Bill Dobbs writes:
“This story out of the heartland â€“ northern Indiana and southwestern Michigan â€“ deserves a bigger audience.Â Â Two teenagers meet via a hookup app but one turned out to be younger than the magic legal age.Â Â Now the older one is in jail for a misdemeanor, but once heâ€™s served the time it gets even worse: 25 years of his future will be mortgaged to the Michigan sex offender registry.
“Often those charged with sex offenses are shamed into silence.Â Whatâ€™s unusual is that this young man and his family are fighting back.Â The Andersons of Elkhart, IN have taken to the internet, social media, local newspapers and the courts.Â There are even ‘Justice 4 Zach’ t-shirts to drive home a poignant message about that scarlet letter, the sex offender registry.
The local paper, the Elkhart Truth, put the story (below) on the front page.Â In the nearby bigger city, the South Bend Tribune has also been covering and even carried an editorial about the case.
Here you go — boldface mine.
‘Old-fashioned scarlet letter’: Elkhart 19-year-old fights sex offender status after encounter with Michigan teen
ELKHART â€” As Zach Anderson sits in the Berrien County Jail in St. Joseph, Mich., his parents worry.
The young man from Elkhart, 19, pleaded guilty in Berrien County, Mich., Trial Court in March to a misdemeanor count of criminal sexual conduct for having sex â€” consensual sex â€” on Dec. 19, 2014, with a Niles, Mich., teen. She said she was 17, and met him in person after a whirlwind courtship in cyberspace that started with a meeting via the social app Hot or Not.
It turns out she was only 14, though, two years under the age of consent in Michigan. And now, Anderson finds himself sitting out a 90-day jail sentence, with another five years probation and, of particular concern to his parents, 25 years on Michiganâ€™s sex offender registry. Worse yet, Les and Amanda Anderson, who run a small Elkhart media and printing company, fear their son could face a lifetime on Indianaâ€™s sex offender registry on returning to the Elkhart area after his jail sentence is up.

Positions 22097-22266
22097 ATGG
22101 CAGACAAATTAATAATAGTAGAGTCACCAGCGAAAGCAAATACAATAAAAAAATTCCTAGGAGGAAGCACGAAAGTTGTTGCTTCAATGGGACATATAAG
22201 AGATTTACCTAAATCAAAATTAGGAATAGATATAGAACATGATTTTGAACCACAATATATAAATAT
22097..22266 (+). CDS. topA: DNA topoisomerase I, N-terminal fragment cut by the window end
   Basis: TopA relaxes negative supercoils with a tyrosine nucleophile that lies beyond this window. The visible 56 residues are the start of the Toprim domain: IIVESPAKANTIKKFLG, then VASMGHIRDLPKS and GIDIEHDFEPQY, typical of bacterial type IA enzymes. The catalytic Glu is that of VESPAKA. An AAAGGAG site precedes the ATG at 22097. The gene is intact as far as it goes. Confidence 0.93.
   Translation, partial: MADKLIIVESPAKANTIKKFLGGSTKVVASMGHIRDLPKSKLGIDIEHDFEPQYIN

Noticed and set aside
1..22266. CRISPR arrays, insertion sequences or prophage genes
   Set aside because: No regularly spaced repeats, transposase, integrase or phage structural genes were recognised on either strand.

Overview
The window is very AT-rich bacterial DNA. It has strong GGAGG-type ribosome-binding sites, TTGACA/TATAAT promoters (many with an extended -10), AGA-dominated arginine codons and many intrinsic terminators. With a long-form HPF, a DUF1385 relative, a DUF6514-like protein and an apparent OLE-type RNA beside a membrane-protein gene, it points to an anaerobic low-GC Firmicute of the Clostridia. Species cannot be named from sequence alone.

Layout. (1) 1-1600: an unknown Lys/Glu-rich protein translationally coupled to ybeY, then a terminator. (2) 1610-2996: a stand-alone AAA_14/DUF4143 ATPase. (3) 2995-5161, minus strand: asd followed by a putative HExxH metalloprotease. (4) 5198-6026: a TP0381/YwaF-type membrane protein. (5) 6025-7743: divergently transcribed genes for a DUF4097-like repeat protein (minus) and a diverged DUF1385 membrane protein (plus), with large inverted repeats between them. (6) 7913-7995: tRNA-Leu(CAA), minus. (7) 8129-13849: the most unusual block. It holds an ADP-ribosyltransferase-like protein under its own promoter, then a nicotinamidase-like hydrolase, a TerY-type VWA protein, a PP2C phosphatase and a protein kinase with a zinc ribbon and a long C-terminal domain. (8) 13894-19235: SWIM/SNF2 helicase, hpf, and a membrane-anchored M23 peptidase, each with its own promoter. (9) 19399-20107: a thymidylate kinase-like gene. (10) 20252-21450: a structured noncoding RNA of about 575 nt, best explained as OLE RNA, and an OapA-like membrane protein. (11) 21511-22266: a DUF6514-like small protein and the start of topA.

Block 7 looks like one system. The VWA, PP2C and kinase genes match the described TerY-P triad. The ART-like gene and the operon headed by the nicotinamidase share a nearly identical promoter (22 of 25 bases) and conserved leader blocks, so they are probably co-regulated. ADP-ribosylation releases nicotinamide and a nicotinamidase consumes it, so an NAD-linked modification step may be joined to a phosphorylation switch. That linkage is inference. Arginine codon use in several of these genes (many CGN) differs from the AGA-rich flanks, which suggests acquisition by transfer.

â€œHereâ€™s the thing: This mistake should not haunt him the rest of his life,â€ Les Anderson says from the family home in east Elkhart. Thatâ€™s where his son â€” a 2014 Concord High School grad and Ivy Tech Community College student until his jailing â€” lived before Judge Dennis Wiley handed down the sentence on April 27.
In light of Zach Andersonâ€™s age and clean criminal record, Wiley could have offered him leniency under Michiganâ€™s Holmes Youthful Training Act, as his lawyer sought in sentencing. The Niles girl and her mom â€” whom the Elkhart Truth wonâ€™t name because the teen is a victim â€” even asked for leniency, asked that the case be dropped altogether.
â€œWhat do I say? I feel that nothing should happen to Zach,â€ the girl said at the first of his two sentencing hearings April 13, accompanied by her mother. â€œI, I mean I, I donâ€™t know. I just … if you feel like something should, I feel like the lowest thing possible.â€
Her mom followed her daughter at the hearing.
â€œI donâ€™t want him to be a sex offender because he really is not and I know that thereâ€™s an age difference and I realize that (name deleted) was inappropriate that night, we didnâ€™t know,â€ the mother said. She continued: â€œIâ€™m very sorry and I hope youâ€™ll really consider the fact of just dropping the case. I canâ€™t say anything more than that. I hope you really will for all of our families.â€
Wiley didnâ€™t drop the case and ultimately denied Zach Anderson HYTA status, told him heâ€™s â€œdarn luckyâ€ he got the deal he did. HYTA, geared to first-time offenders ages 17 to 21, allows eligible participants to expunge criminal convictions on complying with sentencing conditions, thus avoiding the stigma of a criminal record as they enter their adult years.
Read the rest here. Â Here is the Justice for Zach Facebook page. Here is the South Bend Tribune’s editorial. And here is what I have to say: Our sex offender laws are cruel, draconian and not making anyone safer. They must be overhauled, now. It is time to demand our lawmakers stop peddling the idea that these are making our kids safer. What if our kid is 19? – L